Warwick, RI — The second Sunday in March is approaching, and that means Daylight Saving Time takes effect, meaning clocks are moved ahead by one hour.
Like many quirky American traditions — running out in lightning storms with a key tied to a kite, for instance — DST started with Ben Franklin, who saw it as a way to make the best use of daylight hours [and it probably didn’t hurt that it provided him another hour of sleep in the dark].
DST has been moved around a bit, as well — President Lyndon Johnston signed the first official DST law in 1966 setting the spring date as the last Sunday in April, later changed to the first Sunday in April in 1986 and to its current spot in 2005, according to NASA.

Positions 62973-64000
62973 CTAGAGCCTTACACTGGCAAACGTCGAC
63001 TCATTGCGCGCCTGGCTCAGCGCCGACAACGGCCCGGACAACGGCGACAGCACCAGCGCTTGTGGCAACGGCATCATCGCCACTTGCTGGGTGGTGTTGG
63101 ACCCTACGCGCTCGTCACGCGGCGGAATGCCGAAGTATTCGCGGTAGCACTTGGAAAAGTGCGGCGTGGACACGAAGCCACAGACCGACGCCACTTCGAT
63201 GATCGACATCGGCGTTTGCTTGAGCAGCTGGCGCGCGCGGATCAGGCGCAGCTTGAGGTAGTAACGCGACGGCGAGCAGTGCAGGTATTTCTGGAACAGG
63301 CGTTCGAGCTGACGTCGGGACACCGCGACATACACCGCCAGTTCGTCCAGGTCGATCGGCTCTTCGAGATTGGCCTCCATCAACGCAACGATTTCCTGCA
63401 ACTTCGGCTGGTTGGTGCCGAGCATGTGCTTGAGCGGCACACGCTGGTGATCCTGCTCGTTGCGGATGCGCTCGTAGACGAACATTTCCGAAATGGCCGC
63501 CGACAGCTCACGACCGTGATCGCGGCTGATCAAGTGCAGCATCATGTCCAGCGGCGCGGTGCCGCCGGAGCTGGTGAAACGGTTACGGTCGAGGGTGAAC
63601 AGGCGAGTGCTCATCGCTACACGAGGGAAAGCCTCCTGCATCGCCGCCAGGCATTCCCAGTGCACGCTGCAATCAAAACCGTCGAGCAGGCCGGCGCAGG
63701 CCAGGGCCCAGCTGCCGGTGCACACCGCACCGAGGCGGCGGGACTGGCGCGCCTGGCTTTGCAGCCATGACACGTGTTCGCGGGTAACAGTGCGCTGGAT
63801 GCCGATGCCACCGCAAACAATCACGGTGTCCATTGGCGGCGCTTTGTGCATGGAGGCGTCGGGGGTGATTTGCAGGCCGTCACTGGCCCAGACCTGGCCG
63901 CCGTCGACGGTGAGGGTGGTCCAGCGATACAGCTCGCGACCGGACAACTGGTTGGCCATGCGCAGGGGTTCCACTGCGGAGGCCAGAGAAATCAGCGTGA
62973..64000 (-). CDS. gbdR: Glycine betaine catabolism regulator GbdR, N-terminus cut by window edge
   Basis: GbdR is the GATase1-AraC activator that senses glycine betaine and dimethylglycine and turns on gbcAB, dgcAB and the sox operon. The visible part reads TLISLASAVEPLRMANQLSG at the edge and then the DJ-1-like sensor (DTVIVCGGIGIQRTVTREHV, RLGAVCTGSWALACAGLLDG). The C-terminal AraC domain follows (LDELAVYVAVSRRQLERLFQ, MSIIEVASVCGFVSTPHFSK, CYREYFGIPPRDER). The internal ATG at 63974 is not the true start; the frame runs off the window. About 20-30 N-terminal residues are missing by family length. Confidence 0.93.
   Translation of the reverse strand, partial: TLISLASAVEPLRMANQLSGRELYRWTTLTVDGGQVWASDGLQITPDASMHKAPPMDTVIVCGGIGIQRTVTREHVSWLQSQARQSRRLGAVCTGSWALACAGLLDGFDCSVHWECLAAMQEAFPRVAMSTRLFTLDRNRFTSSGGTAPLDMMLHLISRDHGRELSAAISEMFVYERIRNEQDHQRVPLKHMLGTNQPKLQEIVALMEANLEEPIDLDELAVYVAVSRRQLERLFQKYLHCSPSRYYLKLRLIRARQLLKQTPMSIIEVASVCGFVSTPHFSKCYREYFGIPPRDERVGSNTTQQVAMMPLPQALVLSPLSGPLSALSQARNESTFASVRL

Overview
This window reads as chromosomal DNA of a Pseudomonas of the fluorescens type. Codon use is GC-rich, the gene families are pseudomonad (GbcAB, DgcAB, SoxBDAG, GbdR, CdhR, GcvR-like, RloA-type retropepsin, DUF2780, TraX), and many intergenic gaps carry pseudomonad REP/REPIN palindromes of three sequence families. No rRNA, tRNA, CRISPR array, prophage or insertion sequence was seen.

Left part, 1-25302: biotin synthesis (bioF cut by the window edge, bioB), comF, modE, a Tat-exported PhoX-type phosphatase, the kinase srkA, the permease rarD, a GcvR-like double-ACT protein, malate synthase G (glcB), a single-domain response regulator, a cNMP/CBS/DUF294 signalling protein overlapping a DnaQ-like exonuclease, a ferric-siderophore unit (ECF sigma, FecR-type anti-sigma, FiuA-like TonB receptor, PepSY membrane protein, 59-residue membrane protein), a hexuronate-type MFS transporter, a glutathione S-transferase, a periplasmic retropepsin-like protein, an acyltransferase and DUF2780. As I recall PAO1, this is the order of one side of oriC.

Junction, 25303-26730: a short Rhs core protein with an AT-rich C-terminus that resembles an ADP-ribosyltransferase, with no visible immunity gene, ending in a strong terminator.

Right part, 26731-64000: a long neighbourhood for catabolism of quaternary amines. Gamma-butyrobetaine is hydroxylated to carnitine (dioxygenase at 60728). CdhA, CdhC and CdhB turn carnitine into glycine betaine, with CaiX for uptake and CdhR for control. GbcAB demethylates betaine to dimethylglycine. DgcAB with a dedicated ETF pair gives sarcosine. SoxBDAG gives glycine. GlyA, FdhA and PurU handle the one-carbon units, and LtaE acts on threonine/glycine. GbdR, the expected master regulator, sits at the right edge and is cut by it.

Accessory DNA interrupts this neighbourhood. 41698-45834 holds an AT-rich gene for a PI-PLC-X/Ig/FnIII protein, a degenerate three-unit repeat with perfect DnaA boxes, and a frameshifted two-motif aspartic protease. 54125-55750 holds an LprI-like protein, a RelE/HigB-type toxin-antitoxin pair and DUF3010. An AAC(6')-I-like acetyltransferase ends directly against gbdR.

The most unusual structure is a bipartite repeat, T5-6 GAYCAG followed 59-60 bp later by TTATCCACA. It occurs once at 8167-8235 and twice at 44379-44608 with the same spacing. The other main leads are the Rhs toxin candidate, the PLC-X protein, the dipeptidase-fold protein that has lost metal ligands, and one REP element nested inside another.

Also like many longtime American practices, DST has its own history of oddities, including:
- A man once escaped the Vietnam draft by arguing that Delaware used standard time instead of DST to record birth times — and, since his birth time was just after DST, that his birth date was actually the day before the one the government listed as his draft date.
- Part of the reasoning behind the 2005 switch for the November “fall back” clock change was that it might prevent Halloween injuries if kids went trick-or-treating while it was still light.
- Moving the spring DST date back has had one major economic benefit, in oil savings. By some estimates, adding the entire month of April to DST saves some 300,000 barrels of oil.
- The one-hour time change in the spring means that between 2 and 3 a.m. on the first day of DST, no babies are born.
While most modern gadgets — cell phones, alarm clocks, some TVs — switch the time automatically, it’s still a good idea to change the times on other devices Saturday night before bedtime.
It’s also a good time to switch the batteries in smoke alarms and other devices.
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